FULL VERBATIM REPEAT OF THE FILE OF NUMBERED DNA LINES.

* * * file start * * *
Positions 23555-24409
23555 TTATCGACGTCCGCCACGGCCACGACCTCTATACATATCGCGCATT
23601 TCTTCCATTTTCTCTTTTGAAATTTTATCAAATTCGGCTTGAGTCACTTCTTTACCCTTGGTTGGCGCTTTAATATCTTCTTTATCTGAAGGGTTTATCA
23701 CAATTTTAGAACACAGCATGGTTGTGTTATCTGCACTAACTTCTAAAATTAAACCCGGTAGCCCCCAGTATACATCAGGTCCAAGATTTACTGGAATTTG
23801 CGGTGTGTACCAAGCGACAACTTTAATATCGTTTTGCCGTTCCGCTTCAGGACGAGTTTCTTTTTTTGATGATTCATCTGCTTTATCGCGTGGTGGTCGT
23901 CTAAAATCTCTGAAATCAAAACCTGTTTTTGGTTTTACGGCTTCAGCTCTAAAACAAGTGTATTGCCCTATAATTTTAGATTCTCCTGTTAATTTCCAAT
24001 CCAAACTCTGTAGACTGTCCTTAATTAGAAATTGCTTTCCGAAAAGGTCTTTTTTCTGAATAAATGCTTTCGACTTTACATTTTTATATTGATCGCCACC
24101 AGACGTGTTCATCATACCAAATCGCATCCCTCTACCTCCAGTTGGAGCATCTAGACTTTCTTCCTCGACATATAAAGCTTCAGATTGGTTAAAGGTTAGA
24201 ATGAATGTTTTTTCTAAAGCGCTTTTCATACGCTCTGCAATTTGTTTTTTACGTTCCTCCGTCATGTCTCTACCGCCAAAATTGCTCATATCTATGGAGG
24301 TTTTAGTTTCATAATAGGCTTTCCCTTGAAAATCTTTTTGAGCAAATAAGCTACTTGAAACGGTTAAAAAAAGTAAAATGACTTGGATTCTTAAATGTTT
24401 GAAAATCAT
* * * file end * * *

Positions 23555-24409
23555 TTATCGACGTCCGCCACGGCCACGACCTCTATACATATCGCGCATT
23601 TCTTCCATTTTCTCTTTTGAAATTTTATCAAATTCGGCTTGAGTCACTTCTTTACCCTTGGTTGGCGCTTTAATATCTTCTTTATCTGAAGGGTTTATCA
23701 CAATTTTAGAACACAGCATGGTTGTGTTATCTGCACTAACTTCTAAAATTAAACCCGGTAGCCCCCAGTATACATCAGGTCCAAGATTTACTGGAATTTG
23801 CGGTGTGTACCAAGCGACAACTTTAATATCGTTTTGCCGTTCCGCTTCAGGACGAGTTTCTTTTTTTGATGATTCATCTGCTTTATCGCGTGGTGGTCGT
23901 CTAAAATCTCTGAAATCAAAACCTGTTTTTGGTTTTACGGCTTCAGCTCTAAAACAAGTGTATTGCCCTATAATTTTAGATTCTCCTGTTAATTTCCAAT
24001 CCAAACTCTGTAGACTGTCCTTAATTAGAAATTGCTTTCCGAAAAGGTCTTTTTTCTGAATAAATGCTTTCGACTTTACATTTTTATATTGATCGCCACC
24101 AGACGTGTTCATCATACCAAATCGCATCCCTCTACCTCCAGTTGGAGCATCTAGACTTTCTTCCTCGACATATAAAGCTTCAGATTGGTTAAAGGTTAGA
24201 ATGAATGTTTTTTCTAAAGCGCTTTTCATACGCTCTGCAATTTGTTTTTTACGTTCCTCCGTCATGTCTCTACCGCCAAAATTGCTCATATCTATGGAGG
24301 TTTTAGTTTCATAATAGGCTTTCCCTTGAAAATCTTTTTGAGCAAATAAGCTACTTGAAACGGTTAAAAAAAGTAAAATGACTTGGATTCTTAAATGTTT
24401 GAAAATCAT